One of the classic signs that you’re being scammed is that the scammer avoids telling you anything about themselves. But the people running online dating scams are smarter – they’ll tell you things that are made up. Be wary of stories that seem too good to be true or too tragic to be real.
4. They don’t remember what they told you last week.
If you ask the same question in a different way days or weeks later, if you’re being catfished you’ll likely get a different answer. Scammers usually work in teams, so you may not be speaking with the same person today that you were last week, and you’ll be able to see the inconsistencies in their answers.
Somebody telling the truth will tell you the same thing every time … someone lying to you may not remember what they said last week.Joe Eweka
5. Their profile pictures look too good to be true.
Very few real people on online dating sites have professional photographs to put up. But catfishers try to create the perfect man or perfect woman for you, and part of that is showing themselves with perfect pictures. Using someone else’s pictures is very common in online dating scams.
6. There is no digital footprint under their name.
It’s almost impossible to have no presence anywhere online. If you google the name they give you and the only thing that comes up is the profile you’re talking to, you’re probably not talking to a real person.
7. They re-use text or plagiarize other people’s text.
Catfishers don’t like to reinvent the wheel. If they find a bio or flirty text somewhere that they like, or they found one that has worked with other victims, they’re going to use it. Some websites that expose scammers even have lists of common bios and texts that catfishers send to people they’re trying to scam.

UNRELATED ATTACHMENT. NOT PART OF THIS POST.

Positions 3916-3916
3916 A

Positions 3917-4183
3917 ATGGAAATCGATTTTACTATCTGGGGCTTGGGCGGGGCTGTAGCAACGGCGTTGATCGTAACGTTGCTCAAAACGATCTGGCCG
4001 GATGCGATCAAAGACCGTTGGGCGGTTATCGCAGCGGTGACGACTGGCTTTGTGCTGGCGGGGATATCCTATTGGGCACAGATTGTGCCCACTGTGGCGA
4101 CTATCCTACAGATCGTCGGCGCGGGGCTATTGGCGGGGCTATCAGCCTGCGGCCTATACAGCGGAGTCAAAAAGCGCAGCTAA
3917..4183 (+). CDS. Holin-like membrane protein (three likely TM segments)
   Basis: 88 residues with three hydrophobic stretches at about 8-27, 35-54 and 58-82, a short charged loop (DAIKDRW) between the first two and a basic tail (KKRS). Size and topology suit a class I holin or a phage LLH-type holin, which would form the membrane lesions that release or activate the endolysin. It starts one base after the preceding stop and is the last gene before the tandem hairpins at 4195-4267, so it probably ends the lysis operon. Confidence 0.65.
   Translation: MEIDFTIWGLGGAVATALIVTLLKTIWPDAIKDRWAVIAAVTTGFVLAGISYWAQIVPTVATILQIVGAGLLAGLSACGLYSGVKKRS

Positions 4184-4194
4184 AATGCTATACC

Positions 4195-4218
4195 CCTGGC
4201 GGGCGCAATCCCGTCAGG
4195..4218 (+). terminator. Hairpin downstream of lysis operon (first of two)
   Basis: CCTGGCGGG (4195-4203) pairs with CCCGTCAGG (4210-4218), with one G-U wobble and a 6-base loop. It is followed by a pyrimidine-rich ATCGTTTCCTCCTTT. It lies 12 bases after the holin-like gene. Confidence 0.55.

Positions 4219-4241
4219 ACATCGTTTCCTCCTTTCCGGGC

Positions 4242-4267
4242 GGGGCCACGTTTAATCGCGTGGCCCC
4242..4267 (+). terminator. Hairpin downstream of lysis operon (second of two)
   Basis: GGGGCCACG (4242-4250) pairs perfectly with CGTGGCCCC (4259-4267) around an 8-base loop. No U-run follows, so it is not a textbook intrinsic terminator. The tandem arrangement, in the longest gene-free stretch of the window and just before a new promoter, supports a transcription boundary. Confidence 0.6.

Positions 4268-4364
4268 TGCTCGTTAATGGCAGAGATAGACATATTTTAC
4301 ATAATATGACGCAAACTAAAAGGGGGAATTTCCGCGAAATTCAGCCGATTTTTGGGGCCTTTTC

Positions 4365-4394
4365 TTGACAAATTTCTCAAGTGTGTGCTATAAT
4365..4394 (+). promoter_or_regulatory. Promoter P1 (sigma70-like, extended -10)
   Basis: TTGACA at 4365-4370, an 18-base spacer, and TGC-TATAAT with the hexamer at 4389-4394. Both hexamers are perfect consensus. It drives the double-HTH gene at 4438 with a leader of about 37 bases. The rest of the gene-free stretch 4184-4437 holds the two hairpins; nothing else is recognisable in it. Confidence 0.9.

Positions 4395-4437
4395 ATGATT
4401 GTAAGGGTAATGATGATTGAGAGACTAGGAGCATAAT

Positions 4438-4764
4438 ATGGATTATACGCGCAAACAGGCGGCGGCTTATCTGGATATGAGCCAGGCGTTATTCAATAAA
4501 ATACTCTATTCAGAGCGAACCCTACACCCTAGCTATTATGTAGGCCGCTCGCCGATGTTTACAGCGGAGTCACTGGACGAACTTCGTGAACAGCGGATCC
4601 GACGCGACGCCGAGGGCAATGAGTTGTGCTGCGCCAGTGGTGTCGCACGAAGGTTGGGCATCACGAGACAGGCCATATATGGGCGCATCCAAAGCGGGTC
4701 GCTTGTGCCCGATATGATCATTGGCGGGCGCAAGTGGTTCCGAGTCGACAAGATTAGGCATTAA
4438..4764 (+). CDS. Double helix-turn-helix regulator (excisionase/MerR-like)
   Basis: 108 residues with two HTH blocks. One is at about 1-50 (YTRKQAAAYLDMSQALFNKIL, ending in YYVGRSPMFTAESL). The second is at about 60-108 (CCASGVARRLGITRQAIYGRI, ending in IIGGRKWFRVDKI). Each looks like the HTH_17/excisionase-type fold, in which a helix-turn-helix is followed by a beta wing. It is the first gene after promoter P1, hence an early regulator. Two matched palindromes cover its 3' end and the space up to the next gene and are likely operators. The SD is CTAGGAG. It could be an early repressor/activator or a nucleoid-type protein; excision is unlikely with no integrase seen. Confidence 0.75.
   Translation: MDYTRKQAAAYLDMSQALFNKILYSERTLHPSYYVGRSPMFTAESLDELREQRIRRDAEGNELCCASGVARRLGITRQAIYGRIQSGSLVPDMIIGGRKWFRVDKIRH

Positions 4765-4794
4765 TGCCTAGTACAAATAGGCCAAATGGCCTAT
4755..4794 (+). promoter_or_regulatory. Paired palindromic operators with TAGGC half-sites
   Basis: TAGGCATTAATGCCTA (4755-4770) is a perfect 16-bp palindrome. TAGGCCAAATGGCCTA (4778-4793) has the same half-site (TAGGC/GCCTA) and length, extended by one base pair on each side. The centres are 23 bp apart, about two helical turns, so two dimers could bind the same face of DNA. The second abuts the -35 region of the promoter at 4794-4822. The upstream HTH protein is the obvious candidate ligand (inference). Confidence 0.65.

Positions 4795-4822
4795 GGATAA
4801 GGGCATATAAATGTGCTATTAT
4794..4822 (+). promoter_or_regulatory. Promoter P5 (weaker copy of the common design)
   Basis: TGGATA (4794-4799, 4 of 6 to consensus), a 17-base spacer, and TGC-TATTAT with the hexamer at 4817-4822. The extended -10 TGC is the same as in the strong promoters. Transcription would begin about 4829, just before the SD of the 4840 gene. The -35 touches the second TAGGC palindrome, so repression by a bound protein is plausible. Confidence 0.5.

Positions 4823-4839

8. They avoid video calls.
A catfisher is pretending to be someone else – they don’t want you to see who they really are and be able to identify them if they get caught. They will resist getting on a video call. If they agree, something will be wrong with the camera.
Doing a video call with you is antithetical to their objective because their objective is to defraud you.Joe Eweka
Deepfake technology may one day be good enough that catfishers can get on video calls and still pretend to be someone else. But for now, being able to see their face is a good way to make sure you’re not getting caught in an online dating scam.
How to Avoid Getting Caught in an Online Dating Scam
Even the smartest person can fall for an online dating scam. If you want to avoid falling for one, or think the person you’re talking to online might not be who they say they are, Joe suggests these do’s and don’ts to keep yourself safe.
1. Don’t accept friend requests from people you don’t know on social media.
This reduces the risk of catfishers being able to contact you in the first place.
2. Don’t reveal your sensitive personal information on social media/dating sites.
Joe recommends not even giving your real date of birth to any social media site.
3. Don’t click on links or downloads in online dating profiles or sent to you by a message on a dating site.